Arty soul, architectural mind

French artist  Pierre-Jean Giloux’s video installation titled ‘Invisible  Cities’ is an ode to  Japan’s urban spaces and structures
Clips from  Pierre-Jean Giloux’s ‘Invisible Cities’ at Pepper House   Solang & the artist © Giloux P J
Clips from Pierre-Jean Giloux’s ‘Invisible Cities’ at Pepper House  Solang & the artist © Giloux P J

KOCHI: Pierre-Jean Giloux’s heart and soul might be that of an artist, but his mind is ruled by an architect. Obsessed with construction and discovering solutions, one could say that Pierre’s mind yearns and lives. Rooted in future. The French artist-in-residence with the Kochi-Muziris Biennale has exhibited ‘Invisible Cities’, a video installation interspersed with computer-generated and real images, forming an almost utopian universe. The video works will be on display at the Pepper House, Fort Kochi, until April 11, and are presented by Alliance Francaise in Thiruvananthapuram along with the Embassy of France and the Institut Francais, in association with the Kochi Biennale Foundation.

The installation comprises four videos on Japan, where the artist spent a lot of time. Titled ‘Shrinking Cities’, ‘Metabolism’, ‘Japan Principle’ and ‘Stations’, the works are an ode to the urban spaces and architecture in the country. “In the first video, I start with reality and then move on to creative fiction. The concept lies in the fact that a majority of Japan’s population is growing older–a depopulated Japan. People are having fewer children now. And in ‘Shrinking Cities’, you have abandoned buildings. There’s no one to live in them. The video is filmed in a train and takes the viewer from Tokyo, a cityscape with activity, to Osaka, wherein the impression of ghost-like buildings is given,” Pierre explains.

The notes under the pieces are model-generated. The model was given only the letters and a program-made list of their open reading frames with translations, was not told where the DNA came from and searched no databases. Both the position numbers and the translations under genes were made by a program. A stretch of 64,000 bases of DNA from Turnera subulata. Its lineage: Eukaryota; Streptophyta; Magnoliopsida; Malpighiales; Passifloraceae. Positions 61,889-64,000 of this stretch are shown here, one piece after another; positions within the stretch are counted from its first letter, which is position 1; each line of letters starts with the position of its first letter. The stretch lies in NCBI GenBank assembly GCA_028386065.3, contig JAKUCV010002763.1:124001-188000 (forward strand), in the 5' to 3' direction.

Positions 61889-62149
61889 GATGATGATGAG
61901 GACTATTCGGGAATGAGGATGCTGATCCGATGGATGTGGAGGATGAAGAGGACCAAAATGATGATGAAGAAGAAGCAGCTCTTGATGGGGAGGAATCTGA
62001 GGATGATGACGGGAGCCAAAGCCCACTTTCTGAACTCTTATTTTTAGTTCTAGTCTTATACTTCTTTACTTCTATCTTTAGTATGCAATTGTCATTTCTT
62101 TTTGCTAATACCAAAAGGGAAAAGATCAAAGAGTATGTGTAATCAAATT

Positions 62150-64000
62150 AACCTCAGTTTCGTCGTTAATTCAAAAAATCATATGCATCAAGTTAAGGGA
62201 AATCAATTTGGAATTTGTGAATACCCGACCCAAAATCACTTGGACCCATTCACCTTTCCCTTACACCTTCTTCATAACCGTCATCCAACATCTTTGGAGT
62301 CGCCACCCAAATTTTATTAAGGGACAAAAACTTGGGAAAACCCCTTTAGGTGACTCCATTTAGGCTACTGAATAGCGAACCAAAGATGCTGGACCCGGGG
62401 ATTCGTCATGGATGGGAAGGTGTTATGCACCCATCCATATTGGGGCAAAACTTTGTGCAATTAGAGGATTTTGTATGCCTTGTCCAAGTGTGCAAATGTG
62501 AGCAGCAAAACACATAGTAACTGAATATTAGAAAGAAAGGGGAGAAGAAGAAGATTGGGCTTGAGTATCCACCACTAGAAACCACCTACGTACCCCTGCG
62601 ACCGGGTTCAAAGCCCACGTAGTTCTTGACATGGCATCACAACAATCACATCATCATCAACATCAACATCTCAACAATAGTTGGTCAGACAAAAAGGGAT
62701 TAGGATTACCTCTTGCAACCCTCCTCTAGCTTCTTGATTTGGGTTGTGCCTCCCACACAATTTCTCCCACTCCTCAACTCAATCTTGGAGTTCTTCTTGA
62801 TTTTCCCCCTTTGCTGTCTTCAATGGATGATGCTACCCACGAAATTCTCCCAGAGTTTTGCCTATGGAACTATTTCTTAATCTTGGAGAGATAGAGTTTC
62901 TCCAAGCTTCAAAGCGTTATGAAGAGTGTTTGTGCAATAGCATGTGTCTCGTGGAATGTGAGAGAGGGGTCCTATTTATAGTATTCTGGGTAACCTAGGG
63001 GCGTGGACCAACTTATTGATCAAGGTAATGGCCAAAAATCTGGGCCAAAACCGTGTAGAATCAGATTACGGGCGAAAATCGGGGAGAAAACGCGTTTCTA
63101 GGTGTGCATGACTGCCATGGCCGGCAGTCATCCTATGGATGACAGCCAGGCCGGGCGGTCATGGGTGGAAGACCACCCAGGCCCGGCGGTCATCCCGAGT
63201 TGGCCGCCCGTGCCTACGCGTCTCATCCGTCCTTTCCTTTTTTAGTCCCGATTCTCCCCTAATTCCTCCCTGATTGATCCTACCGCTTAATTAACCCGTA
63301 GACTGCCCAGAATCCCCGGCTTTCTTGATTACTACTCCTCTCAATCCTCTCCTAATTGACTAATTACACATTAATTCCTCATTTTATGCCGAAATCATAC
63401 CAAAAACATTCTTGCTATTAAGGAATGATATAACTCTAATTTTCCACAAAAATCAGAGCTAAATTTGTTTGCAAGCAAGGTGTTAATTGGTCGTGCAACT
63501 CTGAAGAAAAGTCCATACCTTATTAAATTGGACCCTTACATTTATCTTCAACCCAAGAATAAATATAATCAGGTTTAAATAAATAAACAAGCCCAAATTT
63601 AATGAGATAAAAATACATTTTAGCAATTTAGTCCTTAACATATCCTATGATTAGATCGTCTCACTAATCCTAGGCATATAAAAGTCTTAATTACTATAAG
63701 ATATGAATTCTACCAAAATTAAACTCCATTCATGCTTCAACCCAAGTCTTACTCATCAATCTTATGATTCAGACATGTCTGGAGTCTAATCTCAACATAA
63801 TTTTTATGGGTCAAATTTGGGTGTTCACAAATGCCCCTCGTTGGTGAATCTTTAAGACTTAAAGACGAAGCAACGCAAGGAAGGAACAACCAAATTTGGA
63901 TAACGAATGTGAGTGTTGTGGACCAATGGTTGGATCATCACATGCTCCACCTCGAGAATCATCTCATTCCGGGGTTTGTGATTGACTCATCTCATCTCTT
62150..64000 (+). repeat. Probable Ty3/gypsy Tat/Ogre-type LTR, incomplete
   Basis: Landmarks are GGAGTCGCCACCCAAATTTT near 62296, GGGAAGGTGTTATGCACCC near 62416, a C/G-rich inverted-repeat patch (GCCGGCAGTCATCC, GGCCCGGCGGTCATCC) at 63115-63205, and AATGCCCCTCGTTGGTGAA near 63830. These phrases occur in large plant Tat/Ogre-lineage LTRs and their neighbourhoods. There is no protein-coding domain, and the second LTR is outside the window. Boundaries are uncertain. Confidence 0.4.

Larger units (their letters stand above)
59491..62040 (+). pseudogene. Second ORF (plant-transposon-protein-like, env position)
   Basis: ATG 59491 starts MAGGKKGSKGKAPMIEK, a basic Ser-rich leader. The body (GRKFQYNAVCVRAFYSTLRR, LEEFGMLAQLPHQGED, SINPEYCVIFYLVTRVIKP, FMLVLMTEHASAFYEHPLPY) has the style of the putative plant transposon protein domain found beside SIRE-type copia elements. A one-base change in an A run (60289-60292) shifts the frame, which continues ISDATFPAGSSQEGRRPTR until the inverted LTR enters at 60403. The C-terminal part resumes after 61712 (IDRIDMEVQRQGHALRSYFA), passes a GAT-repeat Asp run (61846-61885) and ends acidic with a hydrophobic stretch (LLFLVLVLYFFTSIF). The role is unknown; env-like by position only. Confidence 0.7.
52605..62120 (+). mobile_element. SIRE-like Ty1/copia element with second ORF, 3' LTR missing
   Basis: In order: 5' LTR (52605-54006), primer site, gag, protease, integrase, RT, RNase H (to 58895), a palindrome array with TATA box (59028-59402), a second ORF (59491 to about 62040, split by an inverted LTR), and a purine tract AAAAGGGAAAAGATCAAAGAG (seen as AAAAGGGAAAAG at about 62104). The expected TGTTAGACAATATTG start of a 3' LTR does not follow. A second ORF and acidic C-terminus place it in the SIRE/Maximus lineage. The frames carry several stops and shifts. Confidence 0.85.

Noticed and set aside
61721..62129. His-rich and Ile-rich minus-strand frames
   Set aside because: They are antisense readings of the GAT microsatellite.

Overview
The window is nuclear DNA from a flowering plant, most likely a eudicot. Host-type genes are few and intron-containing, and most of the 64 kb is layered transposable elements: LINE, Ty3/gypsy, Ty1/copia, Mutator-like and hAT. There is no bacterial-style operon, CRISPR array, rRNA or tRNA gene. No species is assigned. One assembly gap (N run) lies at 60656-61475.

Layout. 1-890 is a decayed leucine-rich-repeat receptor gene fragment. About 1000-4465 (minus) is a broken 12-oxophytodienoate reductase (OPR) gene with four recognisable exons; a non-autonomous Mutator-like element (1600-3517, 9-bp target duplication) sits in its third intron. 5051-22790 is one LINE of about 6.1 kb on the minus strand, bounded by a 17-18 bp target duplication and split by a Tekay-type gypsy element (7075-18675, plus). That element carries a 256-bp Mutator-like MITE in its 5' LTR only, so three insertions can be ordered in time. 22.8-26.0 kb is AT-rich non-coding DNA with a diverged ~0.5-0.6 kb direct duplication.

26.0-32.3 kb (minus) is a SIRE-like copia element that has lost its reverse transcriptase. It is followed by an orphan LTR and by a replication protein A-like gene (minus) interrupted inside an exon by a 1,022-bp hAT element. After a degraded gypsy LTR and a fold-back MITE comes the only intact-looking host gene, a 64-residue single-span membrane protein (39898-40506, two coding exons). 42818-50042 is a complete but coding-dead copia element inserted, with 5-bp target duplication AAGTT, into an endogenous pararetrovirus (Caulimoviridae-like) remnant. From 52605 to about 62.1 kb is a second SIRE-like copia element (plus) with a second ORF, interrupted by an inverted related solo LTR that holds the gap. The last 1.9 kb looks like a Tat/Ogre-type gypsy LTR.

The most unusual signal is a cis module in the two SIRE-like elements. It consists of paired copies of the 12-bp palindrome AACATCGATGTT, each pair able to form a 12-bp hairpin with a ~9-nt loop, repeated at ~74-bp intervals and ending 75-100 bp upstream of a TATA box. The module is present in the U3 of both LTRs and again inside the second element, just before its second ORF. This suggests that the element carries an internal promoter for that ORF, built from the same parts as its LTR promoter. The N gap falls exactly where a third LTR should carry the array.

‘Japan Principle’ is primarily an aerial video where Pierre revisits the architectural principle of the shoji (sliding door). One of the founders of the Metabolist movement, Japanese artist Kisho Kurokawa works have been rather a strong influence in Pierre’s ‘Invisible Cities’. “Architecture and sketches in the 60s were readapted with new technology and produced to picture a contemporary Tokyo,” says Pierre. 

During his sojourn in India, Pierre has researched and unravelled biometric architectures in Kerala and other parts of India. “I was at IIM, Ahmedabad, to study architect Balkrishna Doshi’s architecture. I’ve shot a few videos, taken photographs and even recorded natural sounds such as that of birds singing, to suffice as a background score for my upcoming footages. The work will be an amalgamation of reality and fiction,” the artist quips. 

A man of the future, Pierre stresses on green architecture incorporated with urban finesse. “There are various possibilities to assimilate vegetation with architecture. In countries like India where the weather is hot and humid, buildings have been constructed to adapt and be in sync with the climate. I visited Madurai and all I could think of was the kind of structures I can propose to reduce heat. But as an artist, I can solely make propositions,” he says.

How was his experience shooting in India? “It was rather hard. Of course, I had help from the Biennale and Alliance Trivandrum, but I had to seek permissions to shoot in several places. Eventually, the current installation on display and the one I’m about to produce will be highly contrasting as India has a different aesthetic--I found the buildings more eclectic than urban,” Pierre says. 

For a man in love with architecture, one can’t fathom why Pierre chose to be an artist. He laughs and talks about a professor who guided him. “He told me that the profession would be exciting initially but is likely to lose creativity. Also, to construct the kind of buildings according to my aesthetic, I would have to be among the top 10 architects in the world. My professor told me that I would have more freedom if I were to be an artist who talks about architecture,” Pierre smiles.

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The New Indian Express